Each region of the state has local Exchange Navigators who will be available to assist employers and individuals in understanding coverage options through the exchange (http://www.nystateofhealth.ny.gov/resources?f[0]=field_resource_type%3A81). We encourage you to reach out to local navigators following October 1, especially as you assist uninsured consumers who need to find coverage.

We will certainly discuss the exchange and its implications at next week’s public policy retreat and annual membership meeting (go to www.asapnys.org for more information), we hope many of you will be joining us. Our Monday public policy calls will also serve as an opportunity to discuss the roll out of the exchange and identify any issues with navigating the system and enrollment.

Please feel free to contact us with specific questions you might have about the exchange in the days and weeks ahead.

What’s the future of drug policy? An interview with America’s ‘Drug Czar’

By Harold Pollack


R. Gil Kerlikowske delivers opening remarks commemorating the first annual National Above The Influence Day at the Newseum in Washington, D.C., on Oct. 18. (Bryan Whitson for The Washington Post)

Gil Kerlikowske is director of the White House Office of National Drug Control Policy (in more common parlance, America’s “Drug Czar.”) He was recently nominated to be commissioner of Customs and Border Protection. So this is an especially good moment to take stock of U.S. drug policies on several fronts. I caught up with Kerlikowske by e-mail. Below is our lightly edited exchange.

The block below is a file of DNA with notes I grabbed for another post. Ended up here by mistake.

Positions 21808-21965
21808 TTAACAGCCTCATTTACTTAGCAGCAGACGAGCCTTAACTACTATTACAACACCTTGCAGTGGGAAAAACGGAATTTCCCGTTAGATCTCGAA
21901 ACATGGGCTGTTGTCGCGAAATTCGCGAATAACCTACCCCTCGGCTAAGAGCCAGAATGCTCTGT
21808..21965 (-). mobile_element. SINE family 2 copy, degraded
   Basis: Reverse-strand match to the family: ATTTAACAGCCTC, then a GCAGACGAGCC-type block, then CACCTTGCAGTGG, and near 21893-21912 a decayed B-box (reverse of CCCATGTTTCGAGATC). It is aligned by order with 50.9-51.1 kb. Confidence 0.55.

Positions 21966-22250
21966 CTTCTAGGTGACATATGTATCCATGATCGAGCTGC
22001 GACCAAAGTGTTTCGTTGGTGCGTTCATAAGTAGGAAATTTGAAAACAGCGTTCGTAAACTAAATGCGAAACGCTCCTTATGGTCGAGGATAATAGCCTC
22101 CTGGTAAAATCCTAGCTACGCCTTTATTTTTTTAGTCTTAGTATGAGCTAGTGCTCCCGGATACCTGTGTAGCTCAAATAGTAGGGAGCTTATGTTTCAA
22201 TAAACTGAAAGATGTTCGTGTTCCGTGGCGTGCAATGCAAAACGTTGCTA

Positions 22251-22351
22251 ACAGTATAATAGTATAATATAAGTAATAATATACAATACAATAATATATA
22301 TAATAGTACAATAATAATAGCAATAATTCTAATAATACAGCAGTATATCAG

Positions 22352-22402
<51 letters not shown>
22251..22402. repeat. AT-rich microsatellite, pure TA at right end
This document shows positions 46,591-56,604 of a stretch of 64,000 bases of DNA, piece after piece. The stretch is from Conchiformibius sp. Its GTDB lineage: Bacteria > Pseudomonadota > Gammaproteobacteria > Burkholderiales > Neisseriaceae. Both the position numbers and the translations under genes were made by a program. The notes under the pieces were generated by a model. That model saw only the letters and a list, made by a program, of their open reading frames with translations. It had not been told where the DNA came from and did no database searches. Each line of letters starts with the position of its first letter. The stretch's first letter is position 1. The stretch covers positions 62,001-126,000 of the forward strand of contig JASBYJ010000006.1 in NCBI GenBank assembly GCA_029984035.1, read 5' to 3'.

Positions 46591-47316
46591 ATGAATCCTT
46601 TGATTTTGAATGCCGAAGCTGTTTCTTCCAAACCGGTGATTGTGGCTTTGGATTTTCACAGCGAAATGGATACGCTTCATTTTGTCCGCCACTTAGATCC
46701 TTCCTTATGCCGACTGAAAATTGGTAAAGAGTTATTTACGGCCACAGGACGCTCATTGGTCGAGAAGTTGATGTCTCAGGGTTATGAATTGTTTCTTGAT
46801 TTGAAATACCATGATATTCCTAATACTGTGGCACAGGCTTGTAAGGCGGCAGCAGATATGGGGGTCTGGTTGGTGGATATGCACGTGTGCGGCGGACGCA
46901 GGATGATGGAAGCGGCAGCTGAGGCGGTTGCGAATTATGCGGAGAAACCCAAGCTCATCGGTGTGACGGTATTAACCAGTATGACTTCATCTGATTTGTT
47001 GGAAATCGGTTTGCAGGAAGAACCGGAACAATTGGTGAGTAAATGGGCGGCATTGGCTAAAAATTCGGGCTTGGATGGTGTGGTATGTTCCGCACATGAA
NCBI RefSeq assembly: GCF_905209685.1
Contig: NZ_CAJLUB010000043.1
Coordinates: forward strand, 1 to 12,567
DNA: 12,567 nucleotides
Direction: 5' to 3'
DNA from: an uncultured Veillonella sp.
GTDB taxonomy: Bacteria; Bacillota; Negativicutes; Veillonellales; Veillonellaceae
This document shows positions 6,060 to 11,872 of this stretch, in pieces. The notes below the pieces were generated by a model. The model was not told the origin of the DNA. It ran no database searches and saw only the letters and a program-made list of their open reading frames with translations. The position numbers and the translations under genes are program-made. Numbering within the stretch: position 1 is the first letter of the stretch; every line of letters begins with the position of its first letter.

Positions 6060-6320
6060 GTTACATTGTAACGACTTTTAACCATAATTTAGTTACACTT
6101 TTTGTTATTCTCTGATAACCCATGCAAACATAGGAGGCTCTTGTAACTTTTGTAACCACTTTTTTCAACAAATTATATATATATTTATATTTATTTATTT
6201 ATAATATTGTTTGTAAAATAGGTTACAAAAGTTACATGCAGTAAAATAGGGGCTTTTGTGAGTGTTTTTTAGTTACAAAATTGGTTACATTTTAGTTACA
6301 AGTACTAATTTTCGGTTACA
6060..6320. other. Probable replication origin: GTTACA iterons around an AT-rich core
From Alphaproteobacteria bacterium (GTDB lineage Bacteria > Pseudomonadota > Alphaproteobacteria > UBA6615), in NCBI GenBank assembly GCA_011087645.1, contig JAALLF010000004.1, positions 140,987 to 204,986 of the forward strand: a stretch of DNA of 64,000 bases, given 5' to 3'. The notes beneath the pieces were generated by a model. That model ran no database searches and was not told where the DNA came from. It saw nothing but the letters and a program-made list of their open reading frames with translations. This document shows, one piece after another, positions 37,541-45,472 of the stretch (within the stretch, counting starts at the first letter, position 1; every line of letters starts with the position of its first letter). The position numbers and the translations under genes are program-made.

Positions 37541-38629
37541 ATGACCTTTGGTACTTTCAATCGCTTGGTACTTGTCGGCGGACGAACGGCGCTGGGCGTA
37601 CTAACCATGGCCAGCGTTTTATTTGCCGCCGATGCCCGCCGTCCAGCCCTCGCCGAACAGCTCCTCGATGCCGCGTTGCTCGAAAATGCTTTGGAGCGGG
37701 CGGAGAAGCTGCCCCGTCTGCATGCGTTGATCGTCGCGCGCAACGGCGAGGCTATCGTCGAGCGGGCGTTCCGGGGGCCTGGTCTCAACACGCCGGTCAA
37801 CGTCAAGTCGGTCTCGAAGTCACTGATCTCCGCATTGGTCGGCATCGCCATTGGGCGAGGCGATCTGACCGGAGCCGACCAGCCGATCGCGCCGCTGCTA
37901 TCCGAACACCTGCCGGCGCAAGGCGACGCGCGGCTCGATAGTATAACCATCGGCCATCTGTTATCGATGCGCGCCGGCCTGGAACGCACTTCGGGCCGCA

Harold Pollack: What would you say has been the Obama administration’s most important accomplishment in substance abuse policy since you took office? Conversely, what would you describe as your greatest disappointment in this contentious area?

Gil Kerlikowske: There are many areas in which we’ve made great progress. Our comprehensive approach to the prescription drug abuse epidemic is resulting in the first decline in the number of Americans abusing prescription drugs in a decade. Cocaine and meth use are also plummeting. The implementation of the Affordable Care Act is also important, because it will require a public health approach to substance use disorders in America by mandating insurance companies to treat addiction the same way they would any other disease.

We’ve worked hard to change the dialogue when it comes to evidence-based criminal justice reform. Expanding programs like drug courts that divert nonviolent offenders into treatment instead of prison is one example. By signing the Fair Sentencing Act into law, President Obama finally reduced the longstanding disparity between crack and powder cocaine sentencing and eliminated the first mandatory minimum drug law in 40 years. Building on that record, Attorney General [Eric] Holder’s recent announcement in how the Department of Justice addresses mandatory minimums for nonviolent offenders and compassionate release is also historic, and I’m proud to have played a role in tackling that issue.

But there’s much more work to be done. Today, only 1 in 10 Americans who need treatment ever receive it, and the number of people dying from drug-induced deaths remains far too high. We’ve got to do a better job of reframing drug policy as a public health issue and not just a criminal justice issue, and in so doing continue to let science and evidence be our guide.